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Signing Ceremony of MOU on Intern Work and Travel Pilot Program

John D. Negroponte, Deputy Secretary of State
Micheál Martin, Minister of Foreign Affairs for Ireland
Treaty Room
Washington, DC
September 24, 2008

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DEPUTY ASSISTANT GRAFFY: My name is Colleen Graffy and I am the Deputy Assistant Secretary of State for Public Diplomacy in the Bureau of European and Eurasian Affairs.

The Deputy Secretary of State John Negroponte and the Foreign Minister of Ireland Micheál Martin are signing today the memorandum of understanding between the governments of the United States of America and the Government of Ireland on a 12-month Intern Work and Travel Pilot Program. This agreement expresses the intention of our two governments to promote closer cooperative relations between our two countries and is in recognition of the close links that have existed between our two peoples.

With this agreement, the U.S. and Irish governments are significantly expanding mutual understanding between the people of the United States and the people of Ireland by expanding exchange opportunities for citizens to experience the culture and the way of life in each other’s countries.

Gentlemen, if you could please sign each of the copies of the memorandum of understanding.

(The memorandum was signed.)

Please, welcome the Deputy Secretary. (Applause.)

DEPUTY SECRETARY NEGROPONTE: I want to thank you all for being here today. And I particularly want to thank Foreign Minister Martin for his visit. We just concluded a very productive meeting where we discussed a wide range of topics. The United States truly appreciates the strong partnership that we enjoy with Ireland, and we look forward to building greater cooperation on a number of fronts in the future.

And in the spirit of promoting closer cooperation, our two governments have now agreed to expand the exchange opportunities offered to both nation’s citizens. These exchanges enable our citizens an opportunity to broaden their cultural horizons and gain insight into the other country’s way of life. The new agreement, which we just signed, will follow in that tradition, allowing young people from both of our countries to experience new and interesting things.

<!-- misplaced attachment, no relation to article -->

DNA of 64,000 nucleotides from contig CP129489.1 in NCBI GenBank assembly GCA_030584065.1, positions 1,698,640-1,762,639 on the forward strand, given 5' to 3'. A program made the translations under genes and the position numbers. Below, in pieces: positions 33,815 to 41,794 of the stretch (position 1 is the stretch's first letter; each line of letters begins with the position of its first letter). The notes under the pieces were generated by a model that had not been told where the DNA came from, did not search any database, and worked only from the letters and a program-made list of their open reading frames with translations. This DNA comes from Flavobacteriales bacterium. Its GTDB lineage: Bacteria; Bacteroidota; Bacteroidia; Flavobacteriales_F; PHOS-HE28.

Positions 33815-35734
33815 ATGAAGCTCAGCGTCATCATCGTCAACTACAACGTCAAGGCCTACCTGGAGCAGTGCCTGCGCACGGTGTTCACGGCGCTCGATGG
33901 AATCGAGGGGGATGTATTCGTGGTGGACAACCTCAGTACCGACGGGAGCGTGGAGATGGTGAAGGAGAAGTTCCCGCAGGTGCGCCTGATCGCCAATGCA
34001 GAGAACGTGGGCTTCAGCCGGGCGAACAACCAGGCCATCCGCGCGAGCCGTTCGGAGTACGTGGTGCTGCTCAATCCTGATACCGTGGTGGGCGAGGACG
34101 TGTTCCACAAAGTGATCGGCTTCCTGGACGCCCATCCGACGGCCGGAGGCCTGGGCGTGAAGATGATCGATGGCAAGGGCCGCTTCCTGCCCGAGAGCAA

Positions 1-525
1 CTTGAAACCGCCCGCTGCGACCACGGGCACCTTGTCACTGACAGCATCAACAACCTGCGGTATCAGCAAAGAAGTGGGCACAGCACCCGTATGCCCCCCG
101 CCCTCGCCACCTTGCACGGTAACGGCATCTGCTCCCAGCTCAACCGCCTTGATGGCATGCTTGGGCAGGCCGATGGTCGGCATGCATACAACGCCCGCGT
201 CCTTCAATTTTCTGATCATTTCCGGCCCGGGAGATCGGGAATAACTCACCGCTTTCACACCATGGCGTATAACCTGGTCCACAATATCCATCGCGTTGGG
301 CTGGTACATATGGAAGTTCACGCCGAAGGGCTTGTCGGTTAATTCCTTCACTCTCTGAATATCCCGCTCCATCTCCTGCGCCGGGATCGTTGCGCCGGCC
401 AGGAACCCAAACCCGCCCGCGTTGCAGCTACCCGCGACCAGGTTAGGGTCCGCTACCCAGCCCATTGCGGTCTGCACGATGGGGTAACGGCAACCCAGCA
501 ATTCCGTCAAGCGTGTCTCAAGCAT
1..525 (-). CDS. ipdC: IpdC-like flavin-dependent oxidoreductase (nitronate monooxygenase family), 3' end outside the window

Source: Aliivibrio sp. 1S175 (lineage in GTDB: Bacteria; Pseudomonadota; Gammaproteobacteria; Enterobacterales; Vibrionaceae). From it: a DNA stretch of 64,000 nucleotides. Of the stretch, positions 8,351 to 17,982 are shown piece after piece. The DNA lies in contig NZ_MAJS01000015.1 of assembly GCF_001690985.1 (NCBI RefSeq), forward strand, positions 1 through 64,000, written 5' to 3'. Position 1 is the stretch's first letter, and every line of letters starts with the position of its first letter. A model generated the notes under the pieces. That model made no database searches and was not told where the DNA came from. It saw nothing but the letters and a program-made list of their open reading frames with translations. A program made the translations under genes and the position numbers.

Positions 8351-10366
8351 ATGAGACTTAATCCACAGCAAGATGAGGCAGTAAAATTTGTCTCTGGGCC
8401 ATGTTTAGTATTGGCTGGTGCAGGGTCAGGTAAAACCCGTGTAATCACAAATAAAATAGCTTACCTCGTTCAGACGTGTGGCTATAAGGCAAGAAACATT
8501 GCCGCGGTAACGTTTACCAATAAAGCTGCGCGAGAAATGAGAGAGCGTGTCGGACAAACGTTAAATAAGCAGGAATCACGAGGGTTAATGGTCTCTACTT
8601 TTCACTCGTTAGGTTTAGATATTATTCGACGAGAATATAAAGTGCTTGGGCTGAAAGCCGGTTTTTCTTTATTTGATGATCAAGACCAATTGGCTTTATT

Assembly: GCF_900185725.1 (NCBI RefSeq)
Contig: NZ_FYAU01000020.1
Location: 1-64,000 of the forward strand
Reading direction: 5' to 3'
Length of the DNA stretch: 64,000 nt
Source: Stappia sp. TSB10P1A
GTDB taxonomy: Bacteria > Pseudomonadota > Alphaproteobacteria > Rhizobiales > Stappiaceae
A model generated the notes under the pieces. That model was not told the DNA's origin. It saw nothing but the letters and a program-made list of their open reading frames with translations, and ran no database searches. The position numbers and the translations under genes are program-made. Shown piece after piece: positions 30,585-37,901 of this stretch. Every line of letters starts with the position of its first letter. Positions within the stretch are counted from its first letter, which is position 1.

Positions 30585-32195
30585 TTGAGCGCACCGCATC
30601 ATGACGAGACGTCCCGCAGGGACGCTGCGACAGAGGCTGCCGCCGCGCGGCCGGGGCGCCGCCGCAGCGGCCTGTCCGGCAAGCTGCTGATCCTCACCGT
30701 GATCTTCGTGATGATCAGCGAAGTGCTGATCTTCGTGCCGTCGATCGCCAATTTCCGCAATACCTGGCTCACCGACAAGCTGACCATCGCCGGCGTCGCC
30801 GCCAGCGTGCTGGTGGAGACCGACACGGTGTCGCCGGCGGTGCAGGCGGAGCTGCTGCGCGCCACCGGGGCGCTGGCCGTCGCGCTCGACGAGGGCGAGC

Today’s signing is designed to cultivate further mutual understanding between the people of the United States and Ireland. Participants in this pilot program will be able to seek internship opportunities that follow their educational interests while, at the same time, permitting them to travel.

Starting in the next few months, the United States and Ireland will begin to implement a 12-month intern work and travel pilot program for post-secondary students or recent graduates. Details and prerequisites will soon be available at the United States Embassy in Dublin and the Embassy of Ireland in Washington, D.C. And by enacting this new agreement, we hope to expand the international work and travel experience for those who may not otherwise have had the opportunity. It is a win-win situation for all of us.

And again, I want to say how delighted we are, Foreign Minister Martin, to welcome you here in Washington today. Thank you very much. (Applause.)

FOREIGN MINISTER MARTIN: Deputy Secretary of State Negroponte, and ladies and gentlemen, may I first of all say that I’m particularly pleased to be here this afternoon and I thank you for you very warm hospitality.